A case could be made that atheism is seen more positively today than it has ever been seen in the last few millenium. This is an awesome statement...which is also kind of sad when you consider how negatively atheism is still perceived I’ve spent most of the last week thinking of public relations strategies that could raise both good will and public awareness for atheists, and I’m clearly not the only one. There are billboard campaigns in many major cities that are doing a great job of thrusting us into the public conversation. I don’t know if this tactic makes people talk about atheism positively, but it certainly makes people talk about it. Regardless, that kind of campaign is beyond the scope of my modest blog. Here I’ll offer a couple grassroots efforts that individuals can use to give atheists a good name.
Publicly donate in the name of atheism. When checking out at my local grocery store, I was asked to donate one dollar to fill-in-the-blank charity. I complied as I always do, not so much out of the goodness of my heart, rather because I don’t want to seem cheap hording an extra dollar after just spending fifty on Coke and Sour Cream & Onion chips. I was then presented a paper graphic prompting me to sign my name for the wall of donators. Seeing no reason to claim this small credit personally, I signed “an atheist.” For the low cost of a dollar I helped a charity and bought an advertisment for a positive depiction of atheism. Sure, it’s not much, but it’s a start. Considering I’ve had three other opportunities to repeat the process since, it’s a bigger start.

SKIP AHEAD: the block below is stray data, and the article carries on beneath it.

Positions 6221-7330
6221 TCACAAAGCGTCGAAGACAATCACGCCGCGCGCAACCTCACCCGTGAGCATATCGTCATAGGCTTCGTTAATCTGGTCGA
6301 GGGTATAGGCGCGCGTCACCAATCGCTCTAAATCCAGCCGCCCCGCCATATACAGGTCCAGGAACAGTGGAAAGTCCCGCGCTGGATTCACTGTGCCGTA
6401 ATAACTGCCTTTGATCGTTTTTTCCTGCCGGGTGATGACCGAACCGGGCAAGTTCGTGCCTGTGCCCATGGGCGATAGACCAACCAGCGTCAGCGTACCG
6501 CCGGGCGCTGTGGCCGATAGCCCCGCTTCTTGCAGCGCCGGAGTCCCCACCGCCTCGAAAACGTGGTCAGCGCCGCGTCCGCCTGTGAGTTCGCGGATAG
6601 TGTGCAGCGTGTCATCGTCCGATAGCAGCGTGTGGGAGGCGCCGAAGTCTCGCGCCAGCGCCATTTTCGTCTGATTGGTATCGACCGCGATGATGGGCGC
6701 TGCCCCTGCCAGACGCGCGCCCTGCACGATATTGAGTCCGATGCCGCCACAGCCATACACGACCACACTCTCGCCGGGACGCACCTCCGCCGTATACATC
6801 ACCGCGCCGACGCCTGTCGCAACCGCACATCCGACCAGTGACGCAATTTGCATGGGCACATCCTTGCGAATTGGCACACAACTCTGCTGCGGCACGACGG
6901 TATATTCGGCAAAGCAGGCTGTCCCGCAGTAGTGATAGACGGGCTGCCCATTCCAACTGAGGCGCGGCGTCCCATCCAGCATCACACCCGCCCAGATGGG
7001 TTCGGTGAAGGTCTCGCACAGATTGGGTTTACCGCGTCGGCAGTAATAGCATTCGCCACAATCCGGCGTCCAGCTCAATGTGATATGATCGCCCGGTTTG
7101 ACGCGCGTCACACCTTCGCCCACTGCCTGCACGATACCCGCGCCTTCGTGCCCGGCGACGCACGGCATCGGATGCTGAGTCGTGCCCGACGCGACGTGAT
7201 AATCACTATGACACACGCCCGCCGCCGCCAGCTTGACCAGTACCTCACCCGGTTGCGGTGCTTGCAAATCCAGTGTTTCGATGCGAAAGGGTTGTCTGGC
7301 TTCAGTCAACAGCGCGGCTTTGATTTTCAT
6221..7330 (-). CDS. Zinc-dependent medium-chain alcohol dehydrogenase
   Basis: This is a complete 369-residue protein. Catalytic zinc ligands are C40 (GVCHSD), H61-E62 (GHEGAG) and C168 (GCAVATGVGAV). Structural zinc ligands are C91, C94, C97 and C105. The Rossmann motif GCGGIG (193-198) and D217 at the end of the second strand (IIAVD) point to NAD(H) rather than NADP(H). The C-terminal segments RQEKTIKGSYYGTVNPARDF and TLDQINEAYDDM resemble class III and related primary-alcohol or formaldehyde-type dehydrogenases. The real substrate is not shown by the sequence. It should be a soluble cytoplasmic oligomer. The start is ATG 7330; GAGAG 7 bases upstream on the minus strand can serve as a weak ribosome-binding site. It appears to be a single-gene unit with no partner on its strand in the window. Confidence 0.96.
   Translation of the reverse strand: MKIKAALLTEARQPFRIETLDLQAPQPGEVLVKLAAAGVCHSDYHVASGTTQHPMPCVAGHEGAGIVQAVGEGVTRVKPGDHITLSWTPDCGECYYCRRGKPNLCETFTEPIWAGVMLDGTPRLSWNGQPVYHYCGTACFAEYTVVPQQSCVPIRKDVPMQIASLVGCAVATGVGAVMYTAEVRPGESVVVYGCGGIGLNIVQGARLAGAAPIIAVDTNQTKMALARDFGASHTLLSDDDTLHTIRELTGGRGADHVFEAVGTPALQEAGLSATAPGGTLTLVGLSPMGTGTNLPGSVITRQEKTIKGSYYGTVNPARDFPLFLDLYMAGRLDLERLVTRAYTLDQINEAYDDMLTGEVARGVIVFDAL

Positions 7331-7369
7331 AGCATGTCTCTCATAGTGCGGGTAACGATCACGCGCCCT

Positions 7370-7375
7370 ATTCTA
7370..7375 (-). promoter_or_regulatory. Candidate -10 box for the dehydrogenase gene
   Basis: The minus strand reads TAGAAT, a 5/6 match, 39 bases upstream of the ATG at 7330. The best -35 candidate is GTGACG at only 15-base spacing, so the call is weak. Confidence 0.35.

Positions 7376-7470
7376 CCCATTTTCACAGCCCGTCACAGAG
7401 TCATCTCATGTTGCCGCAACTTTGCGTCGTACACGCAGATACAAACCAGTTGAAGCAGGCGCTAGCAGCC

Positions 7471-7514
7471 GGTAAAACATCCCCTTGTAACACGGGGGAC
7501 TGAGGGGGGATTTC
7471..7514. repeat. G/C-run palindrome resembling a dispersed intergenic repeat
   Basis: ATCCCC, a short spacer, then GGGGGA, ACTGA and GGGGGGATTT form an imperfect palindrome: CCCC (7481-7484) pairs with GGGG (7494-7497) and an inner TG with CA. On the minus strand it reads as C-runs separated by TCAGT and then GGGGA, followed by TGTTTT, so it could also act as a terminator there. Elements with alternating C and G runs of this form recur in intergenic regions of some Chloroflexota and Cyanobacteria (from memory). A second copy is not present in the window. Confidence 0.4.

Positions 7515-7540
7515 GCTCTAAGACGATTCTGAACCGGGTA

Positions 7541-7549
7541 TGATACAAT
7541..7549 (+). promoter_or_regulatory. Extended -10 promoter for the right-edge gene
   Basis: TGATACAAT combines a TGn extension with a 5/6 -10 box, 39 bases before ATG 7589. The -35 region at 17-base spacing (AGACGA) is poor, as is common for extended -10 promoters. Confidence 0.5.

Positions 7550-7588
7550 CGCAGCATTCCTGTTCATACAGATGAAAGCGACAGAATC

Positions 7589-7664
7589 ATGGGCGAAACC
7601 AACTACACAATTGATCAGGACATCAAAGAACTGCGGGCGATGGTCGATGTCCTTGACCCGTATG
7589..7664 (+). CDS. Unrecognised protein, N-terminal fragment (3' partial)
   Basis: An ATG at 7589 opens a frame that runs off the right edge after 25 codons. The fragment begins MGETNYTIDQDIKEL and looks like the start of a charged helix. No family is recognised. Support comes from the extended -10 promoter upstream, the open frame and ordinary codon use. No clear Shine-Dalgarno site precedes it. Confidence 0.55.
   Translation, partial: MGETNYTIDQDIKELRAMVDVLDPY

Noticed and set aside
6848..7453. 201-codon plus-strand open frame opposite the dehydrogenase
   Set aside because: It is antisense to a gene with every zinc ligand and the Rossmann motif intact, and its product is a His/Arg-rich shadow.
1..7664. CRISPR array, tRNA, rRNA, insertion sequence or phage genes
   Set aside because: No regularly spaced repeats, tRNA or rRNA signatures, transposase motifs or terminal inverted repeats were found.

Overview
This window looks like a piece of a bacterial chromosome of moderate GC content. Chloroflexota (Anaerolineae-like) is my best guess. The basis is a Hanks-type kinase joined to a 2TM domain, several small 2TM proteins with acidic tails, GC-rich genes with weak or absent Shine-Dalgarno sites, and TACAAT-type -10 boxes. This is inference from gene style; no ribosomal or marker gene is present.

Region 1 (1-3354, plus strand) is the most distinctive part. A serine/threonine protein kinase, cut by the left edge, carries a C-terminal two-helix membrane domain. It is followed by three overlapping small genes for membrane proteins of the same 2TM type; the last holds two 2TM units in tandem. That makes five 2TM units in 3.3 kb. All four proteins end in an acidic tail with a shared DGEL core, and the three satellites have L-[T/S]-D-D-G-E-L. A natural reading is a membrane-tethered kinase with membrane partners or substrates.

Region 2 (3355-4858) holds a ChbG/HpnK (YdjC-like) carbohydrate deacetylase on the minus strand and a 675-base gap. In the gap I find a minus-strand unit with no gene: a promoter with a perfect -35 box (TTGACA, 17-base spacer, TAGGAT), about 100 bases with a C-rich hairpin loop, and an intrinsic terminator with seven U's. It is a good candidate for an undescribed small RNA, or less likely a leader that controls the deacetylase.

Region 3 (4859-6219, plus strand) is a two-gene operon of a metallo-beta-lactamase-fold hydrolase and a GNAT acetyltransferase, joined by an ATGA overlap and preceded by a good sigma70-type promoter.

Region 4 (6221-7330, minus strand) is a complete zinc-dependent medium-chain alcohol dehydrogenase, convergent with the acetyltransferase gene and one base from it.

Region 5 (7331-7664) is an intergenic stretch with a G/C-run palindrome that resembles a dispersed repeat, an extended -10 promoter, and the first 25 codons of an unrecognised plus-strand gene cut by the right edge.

Passively ID yourself as an atheist during good works. I used to take part in Habitat for Humanity. For those who don’t know, Habitat is a charity that seeks volunteers to help build houses for those who couldn’t otherwise afford one. I found it a rewarding way to get a little excerise outside, socialize with other nice folks, and learn a pick up some construction tips. I haven’t tested this yet, but it occures to me that these single-serving friends might be surprised to know I was an atheist--mostly because those in attendance typically found the charity through church. Now, starting conversations with “hi, I’m an atheist” is undoubtably weird, but passively identifing myself as an nonbeliever could be a great PR move. I could wear a t-shirt about atheism, for example. A shirt that is purposfully offensive to religion would be counter-productive, but a low-key shirt that shows I’m just not that into church? Maybe I should make one...
This is just a start. I’d love to hear any ideas my readers might have. Please let me know in the comments and I’ll highlight the best ideas in an updated post.